If you read enough about the rapper Biz Markie — who died Friday — you’ll notice words like “goofball" and “clown” thrown around. But really, it’s the sound of one word in particular that, for more than 30 years, has captured the hip-hop legend’s influence: yeeeeeewwwww.
Think back to when you last heard it, which might not have been that long ago: Since its 1989 release, the song has become a staple of commercials, karaoke showstoppers, walks around the mall, cookout singalongs, dance parties — any communal experience where you might need or want a smile on your face.
Hip-hop fans of a certain age will remember the infectious energy of the performer, adorned in a Mozart-style powdered wig, in the song’s music video. And his charming, unmistakable, ear-to-ear grin.
Yes, the song was goofy. But just give it one more close listen, and you’ll realize how vivid Biz Markie’s storytelling could be, catching the rhythms and lulls of the courtship dance between him and the apple of his eye at the time: a woman identified as “Blah-blah-blah.”
“Just a Friend” was his first and only Top 10 hit, but Biz Markie was more than a one-hit wonder. If you love the earworm chorus of that song, turn on the chest-puffing “Nobody Beats the Biz” or his ode to mining for nose gold, “Pickin’ Boogers.”
The rapper, born Marcel Theo Hall, died Friday in Baltimore. The cause was undisclosed, but he had struggled with complications of Type 2 diabetes since 2010. Hall lived in Bowie, Md., in recent years, after growing up on Long Island.
Biz Markie’s career-making hit led some of the biggest hip-hop artists of his time, including Will Smith and the Beastie Boys, to seek out his voice and knowledge.
“In the ‘90s, Biz would often show up at our G Son studio in Atwater, Calif.,” Mike D of the Beastie Boys wrote in a statement sent to The Washington Post. “I’ll never forget the time he showed up with a stack of 45s to make a mix tape to listen to on his flight back to New York. Did this mix tape include famous breakbeats like the Honey Drippers ‘Impeach the President’ or Rufus Thomas’ ‘Funky Penguin’ or any of the other classics that you might associate with Biz and his amazing human beatbox skills? Nope. He smiled ear to ear as he put on Helen Reddy‘s ‘I Am Woman’ and sang along at top volume with his headphones on — so excited that he’d soon be able to do this all over again on his flight!”
As rap has become synonymous with pop music, it’s easy to forget that there was a time when the art form was demonized by some who claimed that street-tough rappers were corrupting the nation’s youth. But Biz Markie set the bar for how fun and silly — how joyous — making rap and hip-hop could be.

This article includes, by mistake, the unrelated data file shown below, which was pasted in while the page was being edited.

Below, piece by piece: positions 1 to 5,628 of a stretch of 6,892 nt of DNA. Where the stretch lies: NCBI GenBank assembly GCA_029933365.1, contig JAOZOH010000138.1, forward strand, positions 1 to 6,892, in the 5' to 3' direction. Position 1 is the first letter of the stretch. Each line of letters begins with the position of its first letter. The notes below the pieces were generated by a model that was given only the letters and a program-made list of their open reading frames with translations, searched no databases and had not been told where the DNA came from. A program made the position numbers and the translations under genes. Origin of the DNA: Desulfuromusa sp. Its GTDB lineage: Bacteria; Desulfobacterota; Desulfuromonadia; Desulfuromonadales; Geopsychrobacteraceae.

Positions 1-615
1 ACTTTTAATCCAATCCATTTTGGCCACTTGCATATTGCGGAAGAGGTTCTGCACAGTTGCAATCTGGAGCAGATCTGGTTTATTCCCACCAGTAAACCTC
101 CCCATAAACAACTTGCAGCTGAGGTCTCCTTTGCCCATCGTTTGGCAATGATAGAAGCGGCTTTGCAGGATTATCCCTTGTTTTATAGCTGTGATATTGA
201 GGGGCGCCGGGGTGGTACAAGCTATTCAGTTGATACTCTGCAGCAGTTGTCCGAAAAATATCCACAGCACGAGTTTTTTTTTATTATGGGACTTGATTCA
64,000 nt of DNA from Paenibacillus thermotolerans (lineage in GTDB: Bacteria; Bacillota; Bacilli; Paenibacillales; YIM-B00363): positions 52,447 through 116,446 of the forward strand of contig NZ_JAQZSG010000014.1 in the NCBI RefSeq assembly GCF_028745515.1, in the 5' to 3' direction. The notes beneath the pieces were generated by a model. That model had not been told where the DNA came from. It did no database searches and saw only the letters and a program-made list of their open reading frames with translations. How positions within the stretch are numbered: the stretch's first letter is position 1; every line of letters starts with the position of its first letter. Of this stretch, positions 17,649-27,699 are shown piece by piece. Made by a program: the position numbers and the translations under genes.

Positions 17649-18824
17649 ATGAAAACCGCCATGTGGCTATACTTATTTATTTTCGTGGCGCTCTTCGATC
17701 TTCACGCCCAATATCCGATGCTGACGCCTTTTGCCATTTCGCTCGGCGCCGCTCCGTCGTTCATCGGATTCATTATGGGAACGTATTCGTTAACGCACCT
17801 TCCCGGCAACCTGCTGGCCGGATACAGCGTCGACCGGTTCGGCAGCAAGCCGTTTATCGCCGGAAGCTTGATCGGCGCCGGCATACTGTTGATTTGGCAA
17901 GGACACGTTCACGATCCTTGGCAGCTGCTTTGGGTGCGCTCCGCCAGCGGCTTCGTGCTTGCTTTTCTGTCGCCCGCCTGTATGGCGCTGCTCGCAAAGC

“No one else could beatbox, make beats and grooves and sounds the way he did,” Mike D wrote. “When he came out, he didn’t play by the rules or observe any categories. If he loved something, he would play it or sample it or rap over it — or just DJ the song and have the audience sing along.
“He was all inclusive the way hip-hop can be at its best moments.”
It was Biz Markie’s eclectic and searching taste that served as the backbone of his beats and albums. Ahmir “Questlove” Thompson, co-founder and drummer of the Roots, and a renowned record collector, paid tribute on Instagram to his friend.
“Biz built me man,” Questlove wrote in a caption. “In my early early stages it was Biz who taught me the REAL places to cop records….Biz taught me what cities had good digging…..Biz taught me where to collect 45s……Biz taught me where to collect 8TRACK TAPES!!”
Actress Kerry Washington recalled on Twitter getting absorbed by some of Biz Markie’s career-making DJ sets in New York.
“When I was a teenager we used to sneak out on Monday night to hit the hottest party in NYC,” Washington tweeted. “Soul Kitchen taught [me] how [to] let music live in my body. Whenever we saw Biz on the 1s & 2s we were in awe. He was a genius. Rest In Peace and Soul.”
Chuck D, one-half of the iconic rap duo Public Enemy, sent his condolences on Twitter (“#RestInBeats”), noting that Biz Markie was one of nine influential rappers, including MF Doom and DMX, who rose to fame in the 1980s and ’90s and died recently.
In a 2019 interview with The Washington Post Magazine, Biz Markie summed himself up best, talking about his prolific career in music, which ranged from appearances on children’s television to his regular appearances behind the DJ booth at a suburban nightclub in Maryland.
“I’m going to be Biz Markie until I die. Even after I die I’m going to be Biz Markie,” he said. “I love it. I’m one of them unsung heroes. It’s like, I’m part of hip-hop, but sometimes I’m forgotten about in hip-hop.”